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Hold the Mayo — Part Two

MY WORK-LIFE BALANCE SHEET Assume the Position

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MY WORK-LIFE BALANCE SHEET

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Assume the Position

Hey, folks, I tried another Mayo Clinic technique. For those of you keeping track, it’s in the section of the article called “Striking the Best Work-Life Balance,” and it’s about halfway down on the list: “Nurture Yourself.” They suggest making time for a relaxing activity you enjoy, such as walking or listening to music. The prospect of a nice, dull walk seems like about as much fun as deliberately contracting mange, and listening to music is no good either, since it either pumps me up like the “Theme From Rocky” (and not that lame “Eye of the Tiger” one from Rocky II, either. I’m talking the original, the one that plays while he drinks raw eggs and pounds a freezer full of meat), or it makes me want to reach into my Ipod and throttle whoever’s singing (Celine Dion, Rod Stewart, James Blunt…the list of potential crimes of passion is endless).

So, I figured I’d try their other suggestion, yoga. It kind of sucked right away since my instructor was not the bra-less New Age hottie I had envisioned, but a guy who combined the commanding physical presence of Drew Carey with Tom Hanks’ hair from The DaVinci Code. We started with some basic breathing exercises, which were supposed to reduce stress and make you aware of your body’s natural rhythms. This only made me more aware of my own nostrils, which was somewhere between unpleasant and just plain snarky. The Downward-Facing Dog finds you with your butt up in the air and your hands and feet planted firmly on the floor. All right, so maybe I shouldn’t have quipped “this is exactly the pose I strike with my lawyer,” but I think I heard one guy chuckle with understanding.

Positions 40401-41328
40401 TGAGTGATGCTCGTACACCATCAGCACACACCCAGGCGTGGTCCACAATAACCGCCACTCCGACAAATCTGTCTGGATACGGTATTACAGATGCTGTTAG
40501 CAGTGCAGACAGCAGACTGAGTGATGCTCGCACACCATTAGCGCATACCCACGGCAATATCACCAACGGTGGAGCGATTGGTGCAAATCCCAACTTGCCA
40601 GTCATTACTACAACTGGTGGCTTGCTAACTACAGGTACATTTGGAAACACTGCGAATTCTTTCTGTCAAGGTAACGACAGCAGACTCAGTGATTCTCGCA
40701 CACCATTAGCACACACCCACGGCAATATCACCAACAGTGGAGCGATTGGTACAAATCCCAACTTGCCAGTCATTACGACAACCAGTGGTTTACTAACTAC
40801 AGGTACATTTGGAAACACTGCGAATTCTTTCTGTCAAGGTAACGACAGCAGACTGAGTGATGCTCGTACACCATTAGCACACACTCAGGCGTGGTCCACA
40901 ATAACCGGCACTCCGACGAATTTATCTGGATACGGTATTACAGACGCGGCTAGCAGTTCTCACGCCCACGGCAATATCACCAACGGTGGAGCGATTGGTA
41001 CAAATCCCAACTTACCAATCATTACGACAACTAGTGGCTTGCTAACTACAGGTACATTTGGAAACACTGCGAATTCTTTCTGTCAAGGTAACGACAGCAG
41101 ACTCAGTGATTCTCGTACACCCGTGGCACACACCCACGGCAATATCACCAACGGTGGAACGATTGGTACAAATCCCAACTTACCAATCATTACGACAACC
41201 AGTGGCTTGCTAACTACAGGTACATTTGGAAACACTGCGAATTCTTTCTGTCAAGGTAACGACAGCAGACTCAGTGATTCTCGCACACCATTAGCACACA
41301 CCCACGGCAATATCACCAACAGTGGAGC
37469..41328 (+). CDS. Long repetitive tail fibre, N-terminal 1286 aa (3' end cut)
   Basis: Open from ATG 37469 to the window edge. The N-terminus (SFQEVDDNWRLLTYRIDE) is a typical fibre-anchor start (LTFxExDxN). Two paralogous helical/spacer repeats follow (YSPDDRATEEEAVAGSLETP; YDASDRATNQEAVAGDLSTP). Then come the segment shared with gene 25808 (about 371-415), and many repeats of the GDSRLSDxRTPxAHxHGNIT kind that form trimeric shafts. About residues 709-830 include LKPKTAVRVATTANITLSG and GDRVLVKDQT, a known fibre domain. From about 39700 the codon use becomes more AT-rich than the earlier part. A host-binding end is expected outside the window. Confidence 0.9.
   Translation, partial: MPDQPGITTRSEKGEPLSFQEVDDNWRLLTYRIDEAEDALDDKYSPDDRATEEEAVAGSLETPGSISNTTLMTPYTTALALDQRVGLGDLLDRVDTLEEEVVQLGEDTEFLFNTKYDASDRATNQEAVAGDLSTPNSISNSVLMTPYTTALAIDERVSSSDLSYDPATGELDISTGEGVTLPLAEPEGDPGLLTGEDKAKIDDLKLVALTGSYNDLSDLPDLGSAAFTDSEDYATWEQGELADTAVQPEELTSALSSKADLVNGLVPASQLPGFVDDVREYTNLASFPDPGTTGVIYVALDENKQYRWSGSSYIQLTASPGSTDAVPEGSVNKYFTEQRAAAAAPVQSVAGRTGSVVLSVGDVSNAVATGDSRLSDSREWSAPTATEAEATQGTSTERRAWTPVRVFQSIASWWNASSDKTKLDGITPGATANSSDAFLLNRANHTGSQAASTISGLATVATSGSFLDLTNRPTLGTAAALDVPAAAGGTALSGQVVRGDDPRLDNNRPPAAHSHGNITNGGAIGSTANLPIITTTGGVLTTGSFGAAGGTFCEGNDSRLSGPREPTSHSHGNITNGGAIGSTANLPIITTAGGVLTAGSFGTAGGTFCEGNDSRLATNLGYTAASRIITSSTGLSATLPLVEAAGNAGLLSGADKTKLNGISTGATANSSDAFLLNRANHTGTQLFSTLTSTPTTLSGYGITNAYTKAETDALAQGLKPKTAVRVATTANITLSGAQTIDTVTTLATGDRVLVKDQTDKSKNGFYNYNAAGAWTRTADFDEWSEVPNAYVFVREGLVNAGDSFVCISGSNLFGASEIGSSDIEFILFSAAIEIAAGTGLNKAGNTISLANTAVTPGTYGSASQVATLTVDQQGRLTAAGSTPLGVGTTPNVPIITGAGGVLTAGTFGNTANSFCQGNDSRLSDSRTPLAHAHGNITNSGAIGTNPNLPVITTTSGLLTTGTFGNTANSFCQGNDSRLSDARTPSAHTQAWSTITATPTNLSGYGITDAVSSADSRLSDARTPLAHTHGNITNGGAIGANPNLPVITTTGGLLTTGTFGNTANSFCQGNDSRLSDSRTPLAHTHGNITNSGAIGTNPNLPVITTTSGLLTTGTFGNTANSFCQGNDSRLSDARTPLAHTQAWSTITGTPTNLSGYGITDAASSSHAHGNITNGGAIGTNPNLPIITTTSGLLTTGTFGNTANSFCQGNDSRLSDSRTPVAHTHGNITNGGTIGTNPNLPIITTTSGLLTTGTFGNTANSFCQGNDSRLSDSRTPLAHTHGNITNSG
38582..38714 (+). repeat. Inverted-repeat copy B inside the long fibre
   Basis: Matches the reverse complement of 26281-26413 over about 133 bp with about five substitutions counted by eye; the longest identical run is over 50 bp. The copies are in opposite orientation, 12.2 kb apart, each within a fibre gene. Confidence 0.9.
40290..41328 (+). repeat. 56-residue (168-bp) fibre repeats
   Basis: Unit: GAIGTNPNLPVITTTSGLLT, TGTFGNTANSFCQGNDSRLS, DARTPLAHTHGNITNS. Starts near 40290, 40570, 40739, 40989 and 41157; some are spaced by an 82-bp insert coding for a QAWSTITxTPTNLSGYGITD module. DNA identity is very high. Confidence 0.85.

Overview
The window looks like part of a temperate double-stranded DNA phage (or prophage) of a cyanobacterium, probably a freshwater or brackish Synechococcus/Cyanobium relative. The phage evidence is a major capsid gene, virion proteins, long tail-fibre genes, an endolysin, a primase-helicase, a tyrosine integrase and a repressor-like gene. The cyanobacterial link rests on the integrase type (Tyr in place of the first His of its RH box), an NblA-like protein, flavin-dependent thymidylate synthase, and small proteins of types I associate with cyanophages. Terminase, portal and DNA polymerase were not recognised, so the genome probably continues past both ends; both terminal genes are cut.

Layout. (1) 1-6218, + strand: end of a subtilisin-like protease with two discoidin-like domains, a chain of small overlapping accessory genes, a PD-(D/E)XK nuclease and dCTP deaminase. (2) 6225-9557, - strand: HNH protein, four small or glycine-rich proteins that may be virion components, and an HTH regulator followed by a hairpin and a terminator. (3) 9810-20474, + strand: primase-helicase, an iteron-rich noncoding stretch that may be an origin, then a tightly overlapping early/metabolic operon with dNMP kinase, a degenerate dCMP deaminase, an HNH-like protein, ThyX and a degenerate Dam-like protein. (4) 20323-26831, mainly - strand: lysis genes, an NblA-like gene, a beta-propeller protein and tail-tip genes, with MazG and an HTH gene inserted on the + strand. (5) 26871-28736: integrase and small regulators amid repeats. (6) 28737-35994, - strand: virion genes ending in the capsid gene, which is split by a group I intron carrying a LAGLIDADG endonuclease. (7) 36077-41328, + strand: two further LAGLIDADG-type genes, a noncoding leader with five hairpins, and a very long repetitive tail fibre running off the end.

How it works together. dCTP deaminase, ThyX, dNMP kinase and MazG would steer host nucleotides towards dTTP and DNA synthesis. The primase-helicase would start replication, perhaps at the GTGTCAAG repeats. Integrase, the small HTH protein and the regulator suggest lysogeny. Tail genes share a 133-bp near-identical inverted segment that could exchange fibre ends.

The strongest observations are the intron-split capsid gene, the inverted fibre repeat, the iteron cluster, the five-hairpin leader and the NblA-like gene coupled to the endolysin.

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Finally, we were supposed to take ten minutes of silent meditation. I lasted about forty seconds, after which I used my time much more productively by going to the front desk and talking with the owner about ways to diversify. You’ll be glad to know that he took my advice, and will soon be opening the world’s first yoga center/fried chicken franchise. Not to brag about my business sense, but if I can bring a guy around who spends most of his time in a lotus position, think of what I can do for you.

Anyway, Mayo Clinic, so far you’re “O” for two with your suggestions. I’ll keep trying.

TOP THREE TAKEAWAYS

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  1. Yoga is a thousands-year-old tradition designed to improve your health, and increase your connection to the universe. Oh, and a decent mat to do all this crap on will cost you $39.95.
  2. Being aware of your own breathing can put you in touch with your core energies. Or, it can simply freak you out.
  3. When it comes to being properly prepared for yoga, I’ve been told anything from the Men’s Wearhouse does not qualify as “loose fitting clothing.”

Tom Stern is the founder of Stern Executive Search and the creator of CEO Dad, the syndicated comic strip about executive dysfuntion.